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Everything posted by loafer

  1. I met with 2 top 10 housebuilder CEOs last week. One was proposing to do a bulk trade into a private rental fund to cut stock and deleverage. The other one confirmed that they had good sales activity because there was no private stock on the market so virtually all buyers needed to buy new. He was bearish going forwards.
  2. An increasing market gilt yield has two impacts. On new issuance, the government has to pay the higher market rate. On issuance already in the market (i.e. sold previously) the government still pays the original rate and the value of the gilts reduces so that someone buying them today get's the same effective rate. This effective rate is a mix of the interest paid by the government and received by the noteholder and the fact that the noteholder would pay, say, 98p in the £ and get back 100p in the £ when the gilt reeems. Thus, when gilt rates increase, they do not immediately increase the
  3. Here's a second helping... http://www.voxeu.org/index.php?q=node/3421
  4. What have I ever done to you?
  5. I do object to numpties driving small cars at 40mph on both sweeping A roads and in villages. The amount of destructive energy they carry is phenominal.
  6. Hi, Noel. I like your thinking, but they only go down to E220 don't they? Mind you, how about a 6.2l with "Blue Efficiency" badges? Shame the noise would give you away...
  7. Surely HPC is full of contrarians, in which case we should be buying 5 litre 4x4's? That's the way I'm thinking, anyway.
  8. Because the value of the bonds they already own will fall to reflect the higher market yield.
  9. No, you muppet! I'll explain. I met a guy who manages repos for banks. He lets some and sells some, depending upon the strategy of the instructing bank. The disclosed stats in a certain recent month say that all of the banks repoed, say, 1,000 BTLs in one month, yet in the same month he alone was instructed on more than 1,000 properties. This means that, as he is just one of several organisations doing this job, the stats must be underplaying what is going on. Better?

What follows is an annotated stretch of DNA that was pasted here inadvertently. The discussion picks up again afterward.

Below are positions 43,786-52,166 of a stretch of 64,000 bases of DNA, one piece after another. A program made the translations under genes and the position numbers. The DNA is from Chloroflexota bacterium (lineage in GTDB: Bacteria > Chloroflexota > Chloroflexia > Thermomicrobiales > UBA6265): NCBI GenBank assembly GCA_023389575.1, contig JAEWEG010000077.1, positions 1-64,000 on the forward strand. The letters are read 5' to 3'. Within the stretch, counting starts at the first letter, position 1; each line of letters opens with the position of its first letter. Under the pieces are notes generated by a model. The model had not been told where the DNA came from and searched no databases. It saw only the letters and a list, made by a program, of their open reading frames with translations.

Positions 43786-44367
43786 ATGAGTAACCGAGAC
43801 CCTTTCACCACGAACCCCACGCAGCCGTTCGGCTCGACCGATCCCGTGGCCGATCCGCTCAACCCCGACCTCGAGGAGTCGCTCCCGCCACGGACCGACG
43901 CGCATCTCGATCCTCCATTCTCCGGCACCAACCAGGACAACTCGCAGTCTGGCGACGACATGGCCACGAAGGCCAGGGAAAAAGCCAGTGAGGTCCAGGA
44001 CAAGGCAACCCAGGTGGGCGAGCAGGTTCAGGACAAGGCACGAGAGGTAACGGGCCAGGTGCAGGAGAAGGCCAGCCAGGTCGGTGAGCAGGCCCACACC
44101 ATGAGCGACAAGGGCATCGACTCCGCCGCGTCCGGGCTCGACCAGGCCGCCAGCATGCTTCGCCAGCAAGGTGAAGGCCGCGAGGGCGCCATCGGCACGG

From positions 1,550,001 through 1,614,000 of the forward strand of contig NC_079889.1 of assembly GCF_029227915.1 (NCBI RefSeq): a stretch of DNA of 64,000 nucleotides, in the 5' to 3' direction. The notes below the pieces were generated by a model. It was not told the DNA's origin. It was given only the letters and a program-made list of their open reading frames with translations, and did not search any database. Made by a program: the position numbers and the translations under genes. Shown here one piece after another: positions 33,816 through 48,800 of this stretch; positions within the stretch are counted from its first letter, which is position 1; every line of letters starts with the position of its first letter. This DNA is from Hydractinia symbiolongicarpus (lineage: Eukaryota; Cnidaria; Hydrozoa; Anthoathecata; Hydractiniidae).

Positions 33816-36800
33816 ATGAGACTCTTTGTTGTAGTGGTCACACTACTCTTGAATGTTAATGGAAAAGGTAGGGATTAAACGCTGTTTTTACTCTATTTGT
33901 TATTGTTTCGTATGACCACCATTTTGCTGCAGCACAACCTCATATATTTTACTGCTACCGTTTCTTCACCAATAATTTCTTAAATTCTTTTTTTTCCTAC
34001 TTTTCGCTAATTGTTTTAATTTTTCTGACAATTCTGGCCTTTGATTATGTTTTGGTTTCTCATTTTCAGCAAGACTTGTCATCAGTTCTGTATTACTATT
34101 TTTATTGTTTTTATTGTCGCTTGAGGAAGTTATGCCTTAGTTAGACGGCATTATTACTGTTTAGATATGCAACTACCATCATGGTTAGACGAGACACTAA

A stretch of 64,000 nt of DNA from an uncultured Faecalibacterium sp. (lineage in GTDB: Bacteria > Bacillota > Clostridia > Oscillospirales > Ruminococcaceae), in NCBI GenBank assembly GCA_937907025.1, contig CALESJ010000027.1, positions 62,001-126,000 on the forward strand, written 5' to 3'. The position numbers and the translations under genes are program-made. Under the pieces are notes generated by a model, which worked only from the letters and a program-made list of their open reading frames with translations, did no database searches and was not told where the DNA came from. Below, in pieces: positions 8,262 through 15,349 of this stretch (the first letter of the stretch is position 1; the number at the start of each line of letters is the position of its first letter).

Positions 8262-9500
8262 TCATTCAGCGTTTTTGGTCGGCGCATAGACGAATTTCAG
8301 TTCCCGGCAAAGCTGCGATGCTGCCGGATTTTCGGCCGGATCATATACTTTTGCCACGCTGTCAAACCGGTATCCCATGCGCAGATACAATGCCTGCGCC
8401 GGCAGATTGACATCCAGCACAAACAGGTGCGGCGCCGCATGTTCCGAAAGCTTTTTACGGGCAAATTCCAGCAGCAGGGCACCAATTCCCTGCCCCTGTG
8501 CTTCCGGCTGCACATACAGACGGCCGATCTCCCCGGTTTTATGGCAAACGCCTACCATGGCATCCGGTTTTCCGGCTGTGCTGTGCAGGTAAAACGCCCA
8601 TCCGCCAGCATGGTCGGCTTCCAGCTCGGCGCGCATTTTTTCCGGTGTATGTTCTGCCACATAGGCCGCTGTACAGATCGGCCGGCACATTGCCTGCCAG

10. I met a chap today who manages repossessed properties for the banks. He mentioned that recently the number of BTL repossessions was announced by and industry organisation for that month, and that in the very same month he had had more than that passed to him to manage alone...
  11. Gilts pay through their life, and then return the face value at the end. In this case they pay 4.25% on nominal face value. As the prevailing yield is slightly higher than nominal, it means the price is a little below 100p in the £, so if you bought the gilt for 95p, you would receive 4.25p per year, plus 100p in 25 years.
  12. Actually not. The prevailing yield on 25 year 4.25% gilts is c.4.6%, so the price implies c.4.7%.
  13. Yes, I agree with that. The increasing age before people have kids is an interesting one, particularly for higher income brackets. Lots of professional women leaving it until later to have kids.